so please choose / / for searching.
If both hands have different handshapes, whether both hands are moving or still at the same time, either handshape can be used for search. For example, BIRD is signed by closing the thumb and the index finer repeatedly in front of the mouth,
with the other hand moving up and down repeatedly, so either the handshape / / or / / can be used for searching.
If one hand stays still while the other is moving, whether both hands have the same handshape, use the handshape of the moving hand for search. For example, SHRIMP is signed by curving the index finger of one hand repeatedly on the back of the other hand, so the handshape
/ / is used for searching.
Guide for Location Search
If a sign is one-handed sign, use the location of the dominant hand for search. For example, ONE is signed by extending the index finger in front of the body, so the location 'in front of body' is used for searching.
- Two-handed signs:
If both hands are at the same location, whether both hands are moving or stay still at the same time, the location is used for search. For example, PLAY is signed by extending the index fingers of both hands above shoulders, so the location 'head' is used for searching.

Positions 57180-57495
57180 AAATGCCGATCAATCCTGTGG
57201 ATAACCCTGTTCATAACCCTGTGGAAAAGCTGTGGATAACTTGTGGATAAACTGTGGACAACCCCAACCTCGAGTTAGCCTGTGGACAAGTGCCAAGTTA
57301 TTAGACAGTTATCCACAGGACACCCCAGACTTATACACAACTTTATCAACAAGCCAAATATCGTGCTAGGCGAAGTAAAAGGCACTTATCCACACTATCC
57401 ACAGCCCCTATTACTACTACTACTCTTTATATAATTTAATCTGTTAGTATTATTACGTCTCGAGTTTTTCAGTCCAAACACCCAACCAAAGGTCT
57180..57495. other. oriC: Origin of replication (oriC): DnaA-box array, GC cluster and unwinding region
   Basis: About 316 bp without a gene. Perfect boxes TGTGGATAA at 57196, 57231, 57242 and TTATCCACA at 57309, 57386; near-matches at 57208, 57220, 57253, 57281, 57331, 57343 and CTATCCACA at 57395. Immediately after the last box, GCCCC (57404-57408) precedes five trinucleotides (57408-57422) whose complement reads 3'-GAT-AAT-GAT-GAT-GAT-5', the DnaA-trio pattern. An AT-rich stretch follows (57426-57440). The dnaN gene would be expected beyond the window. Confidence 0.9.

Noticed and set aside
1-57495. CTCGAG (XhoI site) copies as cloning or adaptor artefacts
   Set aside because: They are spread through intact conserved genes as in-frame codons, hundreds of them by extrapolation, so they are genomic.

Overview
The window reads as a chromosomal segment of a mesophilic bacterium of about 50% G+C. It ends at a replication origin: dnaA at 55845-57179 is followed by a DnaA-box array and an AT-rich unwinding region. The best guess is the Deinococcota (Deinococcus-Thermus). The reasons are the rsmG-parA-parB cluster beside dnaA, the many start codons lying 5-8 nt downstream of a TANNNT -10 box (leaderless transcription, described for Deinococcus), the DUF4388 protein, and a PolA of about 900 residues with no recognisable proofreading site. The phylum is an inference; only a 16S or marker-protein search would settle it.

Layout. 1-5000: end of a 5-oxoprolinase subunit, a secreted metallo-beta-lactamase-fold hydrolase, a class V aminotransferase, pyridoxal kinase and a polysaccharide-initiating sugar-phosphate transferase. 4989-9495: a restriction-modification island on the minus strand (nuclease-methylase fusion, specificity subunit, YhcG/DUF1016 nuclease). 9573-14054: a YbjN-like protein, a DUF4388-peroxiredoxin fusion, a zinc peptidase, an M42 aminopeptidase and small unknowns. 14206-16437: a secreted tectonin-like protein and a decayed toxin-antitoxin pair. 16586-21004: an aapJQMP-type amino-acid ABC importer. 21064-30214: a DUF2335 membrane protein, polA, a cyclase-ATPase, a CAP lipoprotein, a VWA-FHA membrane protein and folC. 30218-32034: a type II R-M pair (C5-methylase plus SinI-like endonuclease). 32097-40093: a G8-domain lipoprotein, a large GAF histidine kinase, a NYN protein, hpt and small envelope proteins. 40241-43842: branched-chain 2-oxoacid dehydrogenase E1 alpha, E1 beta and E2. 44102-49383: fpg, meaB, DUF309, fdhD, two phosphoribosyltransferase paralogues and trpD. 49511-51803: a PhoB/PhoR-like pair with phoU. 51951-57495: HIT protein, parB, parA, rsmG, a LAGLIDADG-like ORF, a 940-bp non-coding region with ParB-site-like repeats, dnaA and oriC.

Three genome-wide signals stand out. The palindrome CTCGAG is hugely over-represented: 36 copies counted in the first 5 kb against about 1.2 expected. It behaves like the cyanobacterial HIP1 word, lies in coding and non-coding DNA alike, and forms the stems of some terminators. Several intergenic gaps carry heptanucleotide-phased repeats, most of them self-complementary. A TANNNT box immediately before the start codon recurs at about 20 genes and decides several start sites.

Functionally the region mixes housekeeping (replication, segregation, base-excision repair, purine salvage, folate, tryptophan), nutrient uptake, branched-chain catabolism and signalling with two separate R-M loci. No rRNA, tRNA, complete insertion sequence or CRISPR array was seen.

If both hands are at different locations, whether both hands are moving or still at the same time, the location of either hand can be used for search. For example, BIRD is signed by closing the thumb and the index finer repeatedly in front of the mouth, with the other hand moving up and down repeatedly, so either the location 'mouth' or 'in front of body' can be used for searching.
If one hand stays still while the other is moving, whether both hands have the same location, use the location of the moving hand for search. For example, SHRIMP is signed by curving the index finger of one hand repeatedly on the arm other hand. So, the location 'arm' is used for searching instead of 'in front of body'.
Handshapes are categorized by the number of fingers. Some handshapes have two or three variants shown as small picture.